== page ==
Amy (19) is a Young Reporter for Into Film and a student from Newcastle studying filmmaking in Leeds with a specific interest in documentary directing. We asked her what she thought of JAWLINE, which premiered at Sheffield Docfest June 2019 - here's what she had to say
Every era of teenage girls has had a universal boy-centric obsession whether it’s Beatlemania in the ’60s or Directioners up until 2015, yet now we find ourselves in an age where there is no stand out boy group, no voices of young boys that plague the radios hour by hour, no glossy band posters plastering bedroom walls. Instead, young girls’ earphones are now blasting out the sounds of teen boys YouNow streaming from their bedrooms, lip-syncing to their favourite songs on musical.ly and vlogging their lives on Youtube.
Liza Mandelup’s Jawline follows the life of sixteen-year-old Austyn Tester on his quest for internet stardom, investigating the relationship between influencer and viewer. Where Jawline shines is in its exposing honesty as we learn of just how much power these young boys have over so many young emotionally vulnerable and insecure girls. We see Austyn and his humble life in rural Tennessee at the start of a potential career-making tour contrasted with the lucrative side of LA management teams and mansions filled with content churning teen boy machines. On the surface, it may be easy to tarnish this entire group of content creators as shallow and exploitative but through intimate access to Austyn’s life, we begin to see the detrimental effect which obsession and fame creates, not only unhealthy for the viewer but also the stars themselves.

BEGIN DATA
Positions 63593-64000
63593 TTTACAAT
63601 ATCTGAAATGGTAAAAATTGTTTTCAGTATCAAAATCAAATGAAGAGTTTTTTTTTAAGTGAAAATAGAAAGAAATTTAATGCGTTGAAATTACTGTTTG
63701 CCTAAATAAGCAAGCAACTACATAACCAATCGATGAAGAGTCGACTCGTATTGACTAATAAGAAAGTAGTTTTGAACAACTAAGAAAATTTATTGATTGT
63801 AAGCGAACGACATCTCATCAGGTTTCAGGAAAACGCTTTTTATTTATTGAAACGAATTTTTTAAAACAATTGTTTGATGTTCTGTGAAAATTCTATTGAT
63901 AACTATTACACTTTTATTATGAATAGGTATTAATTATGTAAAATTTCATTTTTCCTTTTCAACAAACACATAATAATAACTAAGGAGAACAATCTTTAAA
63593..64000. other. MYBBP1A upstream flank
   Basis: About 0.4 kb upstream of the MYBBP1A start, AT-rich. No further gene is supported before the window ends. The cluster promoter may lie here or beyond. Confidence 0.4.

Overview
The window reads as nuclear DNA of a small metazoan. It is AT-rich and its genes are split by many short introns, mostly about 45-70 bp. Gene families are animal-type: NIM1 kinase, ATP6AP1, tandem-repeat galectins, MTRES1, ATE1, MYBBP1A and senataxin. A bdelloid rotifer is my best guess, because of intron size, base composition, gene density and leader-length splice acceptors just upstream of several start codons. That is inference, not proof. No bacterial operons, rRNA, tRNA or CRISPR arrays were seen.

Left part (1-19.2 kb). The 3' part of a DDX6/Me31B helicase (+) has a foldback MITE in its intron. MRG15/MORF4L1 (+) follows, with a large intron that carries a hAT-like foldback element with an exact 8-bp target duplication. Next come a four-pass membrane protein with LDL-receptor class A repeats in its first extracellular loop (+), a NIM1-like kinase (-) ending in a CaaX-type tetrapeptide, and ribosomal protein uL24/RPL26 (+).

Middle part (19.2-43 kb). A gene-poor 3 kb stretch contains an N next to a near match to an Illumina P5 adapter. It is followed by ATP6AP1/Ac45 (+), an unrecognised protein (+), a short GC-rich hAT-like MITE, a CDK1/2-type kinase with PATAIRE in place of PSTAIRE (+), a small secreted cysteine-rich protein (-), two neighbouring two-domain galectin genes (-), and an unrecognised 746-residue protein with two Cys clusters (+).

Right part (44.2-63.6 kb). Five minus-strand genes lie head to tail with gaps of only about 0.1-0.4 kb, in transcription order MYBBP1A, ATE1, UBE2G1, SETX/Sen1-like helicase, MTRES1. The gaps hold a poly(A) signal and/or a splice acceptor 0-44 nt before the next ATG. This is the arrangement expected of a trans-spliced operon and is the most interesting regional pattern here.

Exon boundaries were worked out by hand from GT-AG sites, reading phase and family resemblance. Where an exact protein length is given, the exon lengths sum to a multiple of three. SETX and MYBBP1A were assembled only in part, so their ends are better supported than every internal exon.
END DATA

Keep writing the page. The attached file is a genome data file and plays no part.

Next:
Ultimately Jawline is telling of our dependence on the internet and social media to bring us happiness but most importantly it is an emotional and delicate journey nto a growing small-town boys’ life, a boy desperate to not be stuck in his dead-end no prospects town forever, and an insight into how by simply utilising his good-looks he could change not only his life but his family’s too. Watching the film you begin to be drawn in by Austyn’s charm and his constant preaching of positivity, self-love, and dream-chasing. You catch yourself smiling and suddenly you begin to see how young girls can be drawn in, how they could begin to rely on this affirmation, how it doesn't matter if it’s genuine or fake because it’s what they want to hear. The hypocrisy is deafening as we see Austyn tell his adoring fans to stay true to their authentic selves whilst he frets over altering his appearance, being conventionally attractive and suppressing his depression as he puts on an hour-long show of positivity.
The film makes no secret that for the most part this isn’t just young boys talking to girls out of the goodness of their hearts but actually a lucrative money making